In terms of response and overall acceptability, and also due to the relative scarcity of head-to-head comparisons with other antidepressants, duloxetine has not been recommended as a routine first-line acute treatment for major depression (53). Nevertheless, the drug has been proven safe and effective for improving core emotional symptoms and general functioning in MDD (54, 55) and psychic and somatic anxiety symptoms in GAD (56, 57); in prospective studies of efficacy, duloxetine has been evaluated employing the remission concept (getting the patient asymptomatic), rather than the response concept (getting the patient 50% better), and with a focus on recovery, which includes both clinical and functional remissions.
Duloxetine is a dual-acting agent with a well-established use in MDD and GAD and approved for several clinical conditions other than psychiatric disorders, such as urinary incontinence, neuropathic pain, and FM. Its most significant feature relies on the double way of action through the selective blockades of serotonin and NE reuptake in the central nervous system with scarce or lack of affinity for muscarinic, histamine 1 and β1 adrenergic receptors; therapeutic benefits are usually achieved at the dose of 60 mg/day, and the drug is generally well tolerated, with transient and/or minor adverse reactions.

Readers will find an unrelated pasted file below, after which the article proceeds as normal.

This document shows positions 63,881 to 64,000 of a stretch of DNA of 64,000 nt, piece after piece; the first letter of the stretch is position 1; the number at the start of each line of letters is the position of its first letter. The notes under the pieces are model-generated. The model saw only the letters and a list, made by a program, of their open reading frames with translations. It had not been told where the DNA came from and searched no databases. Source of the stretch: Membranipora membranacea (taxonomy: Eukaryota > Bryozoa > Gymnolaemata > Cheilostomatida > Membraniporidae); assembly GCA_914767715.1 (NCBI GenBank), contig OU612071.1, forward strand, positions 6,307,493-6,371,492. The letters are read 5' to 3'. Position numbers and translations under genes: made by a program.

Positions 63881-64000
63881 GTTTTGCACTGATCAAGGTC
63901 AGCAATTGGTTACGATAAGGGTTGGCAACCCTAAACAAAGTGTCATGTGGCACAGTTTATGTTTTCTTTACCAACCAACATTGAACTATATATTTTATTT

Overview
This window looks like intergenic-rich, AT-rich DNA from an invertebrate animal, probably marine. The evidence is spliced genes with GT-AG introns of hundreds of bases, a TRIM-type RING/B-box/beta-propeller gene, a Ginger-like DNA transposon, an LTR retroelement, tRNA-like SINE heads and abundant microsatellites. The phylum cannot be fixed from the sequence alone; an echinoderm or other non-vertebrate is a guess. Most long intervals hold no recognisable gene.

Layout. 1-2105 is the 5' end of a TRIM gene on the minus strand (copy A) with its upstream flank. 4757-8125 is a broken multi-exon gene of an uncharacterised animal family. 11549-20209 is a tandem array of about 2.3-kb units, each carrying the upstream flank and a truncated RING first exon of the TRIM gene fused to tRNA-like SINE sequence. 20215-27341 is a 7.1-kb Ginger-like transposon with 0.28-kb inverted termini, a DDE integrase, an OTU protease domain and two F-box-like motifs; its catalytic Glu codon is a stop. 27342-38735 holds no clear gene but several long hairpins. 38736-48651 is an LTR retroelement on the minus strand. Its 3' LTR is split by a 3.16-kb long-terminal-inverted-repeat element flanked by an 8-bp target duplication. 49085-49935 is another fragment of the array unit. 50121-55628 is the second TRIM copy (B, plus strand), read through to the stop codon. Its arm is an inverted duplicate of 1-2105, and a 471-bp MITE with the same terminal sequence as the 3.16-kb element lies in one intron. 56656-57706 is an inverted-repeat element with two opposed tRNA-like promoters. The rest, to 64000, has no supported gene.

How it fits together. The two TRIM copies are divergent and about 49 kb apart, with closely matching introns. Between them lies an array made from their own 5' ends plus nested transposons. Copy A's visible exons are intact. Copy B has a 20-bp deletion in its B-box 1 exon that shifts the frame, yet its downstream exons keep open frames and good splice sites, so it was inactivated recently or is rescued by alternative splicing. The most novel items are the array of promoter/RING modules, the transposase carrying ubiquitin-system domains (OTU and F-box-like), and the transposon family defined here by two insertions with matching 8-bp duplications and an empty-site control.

Regarding the use of duloxetine in other psychiatric disorders, the evidence here reviewed suggests that duloxetine may be an effective treatment for mood spectrum disorders, with relatively high rates of response and remission, PD, several symptom clusters of borderline personality, and as add-on drug in schizophrenia with the aim of addressing negative symptoms. Modest, inconsistent, or conflicting results have been found for the potential efficacy of duloxetine in OCD, PTSD, eating, and sexual disorders. However, apart from sporadic randomized, double-blind, controlled studies, most of the evidence comes from several interesting open-label studies, although limited by short trial duration, small sample sizes, and by the lack of control groups; furthermore, the long-term efficacy of duloxetine has not yet been investigated. Information on the efficacy and safety of duloxetine in special populations such as adolescents and elderly patients and in potentially at-risk samples of subjects with impaired organ function is still limited. This relative paucity of data does not allow drawing firm conclusions on the potential role of duloxetine in the treatment of psychiatric disorders other than MDD and GAD; further randomized, placebo-controlled studies of adequate duration on larger samples are needed for better defining the whole therapeutic potential of this antidepressant.